Sunday, May 14, 2006

Why is Gov. Schwarzenegger taking away money from public transport

in his 2006-07 budget proposal? As per the proposal, $4.1 b in gasoline sales taxes over the next 10 years will be diverted to pay off transportation bonds. Prior to this proposal, this money was earmarked for defraying operating costs of California's public transport system. "This at a time when demand for mass transit is soaring", according to Jenny Oropeza, D-Carson.

While I always believed that public transport in the United States sucks because of the ubiquity of personal vehicles (one of my aquaintances explained her perception of public transit as "something that people with no other means of transport use"), the converse may as well be true. It is tempting to conspirasize how the auto-related industry uses its clout to make sure that public transit sucks. Reminds me of the time when I was a college student sitting in a corporate office of a mineral water (bottled water) company, negotiating with a manager the terms of a sponsorship that he would provide to a campus event in return for them putting up a retail kiosk at the venue. He asked me what drinking water source existed near the venue and whether it worked. Well, we had the rusty but trusty good old water cooler, and yes it worked most of the time. "Then you have to make sure it doesnt work during the event so people have no option to buy our water", said the manager, half joking.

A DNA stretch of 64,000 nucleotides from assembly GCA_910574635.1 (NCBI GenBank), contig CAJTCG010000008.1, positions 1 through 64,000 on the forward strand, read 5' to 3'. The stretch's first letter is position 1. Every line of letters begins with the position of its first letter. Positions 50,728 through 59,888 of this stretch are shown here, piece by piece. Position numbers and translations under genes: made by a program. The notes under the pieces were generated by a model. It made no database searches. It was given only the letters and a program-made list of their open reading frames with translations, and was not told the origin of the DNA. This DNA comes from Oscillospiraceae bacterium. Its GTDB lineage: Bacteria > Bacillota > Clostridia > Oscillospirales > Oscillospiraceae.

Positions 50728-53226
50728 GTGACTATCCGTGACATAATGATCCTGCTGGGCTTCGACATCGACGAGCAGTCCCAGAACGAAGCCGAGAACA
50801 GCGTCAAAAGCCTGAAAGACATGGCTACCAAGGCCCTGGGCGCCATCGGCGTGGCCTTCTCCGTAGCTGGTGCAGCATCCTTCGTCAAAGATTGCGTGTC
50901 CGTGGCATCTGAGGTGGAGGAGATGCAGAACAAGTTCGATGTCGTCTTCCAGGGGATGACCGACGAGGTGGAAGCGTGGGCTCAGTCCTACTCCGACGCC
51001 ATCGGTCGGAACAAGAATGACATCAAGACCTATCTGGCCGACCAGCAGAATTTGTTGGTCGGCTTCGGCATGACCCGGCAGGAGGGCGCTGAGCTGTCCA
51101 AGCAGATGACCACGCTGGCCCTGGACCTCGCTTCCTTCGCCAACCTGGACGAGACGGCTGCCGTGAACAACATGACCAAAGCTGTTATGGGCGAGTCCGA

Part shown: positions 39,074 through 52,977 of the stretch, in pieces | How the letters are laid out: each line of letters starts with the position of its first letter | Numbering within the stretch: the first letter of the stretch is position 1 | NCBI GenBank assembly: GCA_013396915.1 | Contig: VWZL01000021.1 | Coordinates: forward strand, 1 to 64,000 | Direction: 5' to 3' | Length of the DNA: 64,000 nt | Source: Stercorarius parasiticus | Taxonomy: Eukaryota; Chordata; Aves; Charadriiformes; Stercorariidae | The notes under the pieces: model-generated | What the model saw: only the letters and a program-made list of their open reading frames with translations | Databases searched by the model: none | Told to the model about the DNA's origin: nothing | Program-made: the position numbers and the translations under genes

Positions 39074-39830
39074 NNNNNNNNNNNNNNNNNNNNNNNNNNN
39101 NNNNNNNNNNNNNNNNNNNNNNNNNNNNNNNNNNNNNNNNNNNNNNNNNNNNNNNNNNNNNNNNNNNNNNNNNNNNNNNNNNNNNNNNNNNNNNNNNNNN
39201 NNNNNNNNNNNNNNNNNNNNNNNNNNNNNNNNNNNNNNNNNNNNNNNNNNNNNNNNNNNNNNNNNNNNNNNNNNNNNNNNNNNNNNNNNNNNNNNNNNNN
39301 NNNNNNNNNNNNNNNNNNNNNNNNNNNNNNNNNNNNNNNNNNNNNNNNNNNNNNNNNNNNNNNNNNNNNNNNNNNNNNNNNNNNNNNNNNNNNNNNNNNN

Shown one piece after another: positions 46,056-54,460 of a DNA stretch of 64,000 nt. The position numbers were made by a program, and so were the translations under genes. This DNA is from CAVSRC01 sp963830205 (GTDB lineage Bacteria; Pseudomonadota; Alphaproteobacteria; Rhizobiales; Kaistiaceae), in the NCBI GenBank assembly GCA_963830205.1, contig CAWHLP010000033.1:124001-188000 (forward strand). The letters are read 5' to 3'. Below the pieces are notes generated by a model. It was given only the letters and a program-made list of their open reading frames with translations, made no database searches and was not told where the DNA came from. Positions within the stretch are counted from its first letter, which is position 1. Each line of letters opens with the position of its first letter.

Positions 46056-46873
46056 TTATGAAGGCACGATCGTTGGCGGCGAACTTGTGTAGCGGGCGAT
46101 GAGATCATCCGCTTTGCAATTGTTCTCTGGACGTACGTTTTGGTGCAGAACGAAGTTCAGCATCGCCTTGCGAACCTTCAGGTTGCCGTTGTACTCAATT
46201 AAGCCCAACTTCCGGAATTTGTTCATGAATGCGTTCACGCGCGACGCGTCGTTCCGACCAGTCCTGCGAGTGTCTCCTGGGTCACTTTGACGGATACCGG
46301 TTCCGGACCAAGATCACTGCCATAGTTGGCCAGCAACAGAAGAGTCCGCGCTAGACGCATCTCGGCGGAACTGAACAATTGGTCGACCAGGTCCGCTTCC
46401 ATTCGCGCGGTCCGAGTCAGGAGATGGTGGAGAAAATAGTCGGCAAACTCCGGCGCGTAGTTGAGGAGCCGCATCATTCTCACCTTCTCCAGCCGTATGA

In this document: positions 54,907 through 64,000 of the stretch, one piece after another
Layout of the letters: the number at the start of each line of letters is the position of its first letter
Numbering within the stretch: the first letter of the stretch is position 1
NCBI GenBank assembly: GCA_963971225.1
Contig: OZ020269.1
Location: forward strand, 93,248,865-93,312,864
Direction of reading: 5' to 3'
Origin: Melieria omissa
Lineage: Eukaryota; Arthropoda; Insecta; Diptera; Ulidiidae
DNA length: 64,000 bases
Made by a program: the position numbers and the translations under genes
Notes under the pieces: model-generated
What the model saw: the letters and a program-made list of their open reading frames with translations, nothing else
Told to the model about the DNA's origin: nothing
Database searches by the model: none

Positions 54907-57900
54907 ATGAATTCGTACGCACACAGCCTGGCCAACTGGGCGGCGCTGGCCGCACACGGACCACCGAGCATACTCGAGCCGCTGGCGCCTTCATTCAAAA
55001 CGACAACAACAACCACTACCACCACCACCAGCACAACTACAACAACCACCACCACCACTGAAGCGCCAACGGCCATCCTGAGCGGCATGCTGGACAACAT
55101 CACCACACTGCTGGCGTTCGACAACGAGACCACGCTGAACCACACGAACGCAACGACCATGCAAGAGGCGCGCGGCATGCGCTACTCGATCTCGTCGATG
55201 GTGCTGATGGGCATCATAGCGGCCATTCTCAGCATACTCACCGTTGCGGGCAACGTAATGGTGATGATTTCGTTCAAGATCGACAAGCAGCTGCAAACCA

A book called 'Twentieth Century Sprawl: Highways and the Reshaping of the American Landscape' documents the case of Denver in the early part of the 1900s where increased automobile use and changing policies pushed the public transit system to abandonment. It seems unlikely that public transit today can diminish from its already meagre status, but the Governor's proposal doesnt help it either.

For the record, the bottlers did good business and the cooler worked without fail.

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